The start of the 7:00pm news bulletin went as planned — but seven minutes in, the transmission failed.
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However, the 65-year-old will say goodbye. He will return to present one last bulletin on Friday night.
“Im embarrassed by what happened, but he is such a gentleman, the way he took it in his stride was humbling,” he said.
“Theres no way well let him go without a proper goodbye and I invite everyone to watch tomorrow night for the farewell he so richly deserves.”
Despite the technical issues, dozens of past and present colleagues, and Hendersons family, were on hand to congratulate the veteran newsreader on a wonderful career.
Audience members flooded the ABCs switchboards with calls, wondering if their beloved newsreader had disappeared without saying goodbye.
Hendersons 38 years at the ABC took him to Trades Hall as an industrial reporter, to State Parliament — where he covered the election of John Cain in 1982, to Federal Parliament during Bob Hawkes prime ministership in 1987, and then to Europe as a foreign correspondent.
During that posting, Henderson covered some of the continents biggest events, including the fall of the Berlin Wall in 1989, and he was deployed further afield to report on such history-making moments as Nelson Mandelas release from prison the following year.
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Beloved ABC newsreader Ian Henderson's last night on the job after more than 25 years has been marred by an extraordinary technical glitch.
Ian Henderson misses his last sign off after 25 years as technical glitch forces the station to switch to NSWs 7pm news. Credit:ABC
About 10 minutes into the bulletin a story on Opposition Leader Bill Shorten visiting a school in Brisbane froze on the screen for about 30 seconds.
The screen then switched to the ABC news bulletin filmed out of Sydney with newsreader Juanita Phillips.
Ian Hendersons final ABC bulletin went down during a story about Bill Shorten on Thursday.Credit:AAP
He missed his chance to say thank you and goodbye to viewers as the technical glitch lasted so long that it forced the channel to head straight to 7.30.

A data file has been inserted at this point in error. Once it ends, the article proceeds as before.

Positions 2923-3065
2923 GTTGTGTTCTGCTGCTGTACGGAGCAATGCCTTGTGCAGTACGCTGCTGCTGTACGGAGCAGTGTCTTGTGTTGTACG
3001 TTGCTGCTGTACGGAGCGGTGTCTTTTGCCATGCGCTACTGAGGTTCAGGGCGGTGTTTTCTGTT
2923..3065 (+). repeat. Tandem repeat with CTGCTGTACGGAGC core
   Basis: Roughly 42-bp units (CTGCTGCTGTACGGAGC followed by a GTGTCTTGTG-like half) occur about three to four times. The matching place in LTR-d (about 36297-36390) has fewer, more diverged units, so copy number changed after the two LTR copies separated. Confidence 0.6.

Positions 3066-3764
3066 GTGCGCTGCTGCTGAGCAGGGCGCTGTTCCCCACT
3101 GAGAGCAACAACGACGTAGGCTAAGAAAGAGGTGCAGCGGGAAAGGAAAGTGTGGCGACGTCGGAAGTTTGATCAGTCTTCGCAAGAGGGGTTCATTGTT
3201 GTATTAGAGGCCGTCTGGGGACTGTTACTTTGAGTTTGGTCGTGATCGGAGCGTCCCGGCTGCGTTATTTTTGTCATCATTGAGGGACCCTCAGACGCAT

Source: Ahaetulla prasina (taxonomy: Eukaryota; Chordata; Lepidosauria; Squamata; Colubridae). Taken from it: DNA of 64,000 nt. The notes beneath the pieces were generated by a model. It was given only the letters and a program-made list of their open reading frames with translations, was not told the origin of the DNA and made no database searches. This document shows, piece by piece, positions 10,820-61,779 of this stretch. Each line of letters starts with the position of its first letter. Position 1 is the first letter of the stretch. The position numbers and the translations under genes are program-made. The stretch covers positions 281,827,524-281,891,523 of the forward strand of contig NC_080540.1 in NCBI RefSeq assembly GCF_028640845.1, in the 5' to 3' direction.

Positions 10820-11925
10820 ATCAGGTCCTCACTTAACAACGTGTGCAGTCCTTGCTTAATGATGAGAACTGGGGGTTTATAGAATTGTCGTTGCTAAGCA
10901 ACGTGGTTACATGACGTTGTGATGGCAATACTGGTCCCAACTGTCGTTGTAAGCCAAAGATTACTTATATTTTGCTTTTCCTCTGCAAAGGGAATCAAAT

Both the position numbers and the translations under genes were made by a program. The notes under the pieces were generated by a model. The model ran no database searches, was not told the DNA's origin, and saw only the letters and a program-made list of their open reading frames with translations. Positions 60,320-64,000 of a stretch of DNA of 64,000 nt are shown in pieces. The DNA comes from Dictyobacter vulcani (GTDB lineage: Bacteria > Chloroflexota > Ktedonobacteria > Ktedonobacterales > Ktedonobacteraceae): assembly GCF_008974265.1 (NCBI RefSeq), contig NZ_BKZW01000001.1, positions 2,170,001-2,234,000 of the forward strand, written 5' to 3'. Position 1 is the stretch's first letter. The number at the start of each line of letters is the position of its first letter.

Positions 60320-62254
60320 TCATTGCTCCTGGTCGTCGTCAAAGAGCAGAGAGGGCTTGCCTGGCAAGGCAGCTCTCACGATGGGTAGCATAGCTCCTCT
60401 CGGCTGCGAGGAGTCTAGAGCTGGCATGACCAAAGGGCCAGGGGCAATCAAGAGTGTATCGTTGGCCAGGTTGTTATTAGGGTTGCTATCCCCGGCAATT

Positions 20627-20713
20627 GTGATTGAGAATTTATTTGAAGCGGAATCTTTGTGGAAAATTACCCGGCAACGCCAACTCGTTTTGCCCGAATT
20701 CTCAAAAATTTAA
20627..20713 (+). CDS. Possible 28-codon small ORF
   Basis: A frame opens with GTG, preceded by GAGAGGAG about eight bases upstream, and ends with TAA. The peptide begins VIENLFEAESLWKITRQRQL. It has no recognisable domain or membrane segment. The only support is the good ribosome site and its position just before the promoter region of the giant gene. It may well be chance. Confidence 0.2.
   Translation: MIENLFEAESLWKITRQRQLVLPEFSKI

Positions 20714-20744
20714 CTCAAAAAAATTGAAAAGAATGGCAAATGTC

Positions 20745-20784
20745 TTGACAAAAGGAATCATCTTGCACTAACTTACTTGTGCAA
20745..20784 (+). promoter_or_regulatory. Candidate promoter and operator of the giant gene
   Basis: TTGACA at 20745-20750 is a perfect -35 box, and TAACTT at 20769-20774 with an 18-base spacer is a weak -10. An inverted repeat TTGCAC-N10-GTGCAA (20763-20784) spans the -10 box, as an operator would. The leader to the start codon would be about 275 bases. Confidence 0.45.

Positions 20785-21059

ABC Melbourne later tweeted an apology, saying Henderson was amused by the glitch and would say goodbye Friday night.
An ABC spokesman said an "unexpected technical fault" was to blame for the switch to a back-up transmission from NSW.
"The timing of this fault during Ian Hendersons scheduled final bulletin was unfortunate, to say the least," he said in a statement.
"The good news is that Hendo will now be back on air at 7pm tomorrow to present his final, final ABC News Victoria bulletin."
The spokesman said the cause of the fault was being investigated and reiterated the station's earlier apology.
The broadcaster's acting news director, Craig McMurtrie, said there was no way they would let Henderson go without a proper goodbye and invited viewers to tune in again on Friday night for the farewell "he so richly deserves".
Im embarrassed by what happened but Hendo is such a gentleman that the way he took it in his stride is humbling," he said.
The glitch comes after a disastrous few weeks for the national broadcaster that began with the sacking of its managing director Michelle Guthrie after just more than two years at the helm.
Days later chairman Justin Milne resigned after his board turned against him and staff threatened to walk off the job.
However, the 65-year-old veteran journalist was quick to say his decision had nothing to do with recent "turbulence".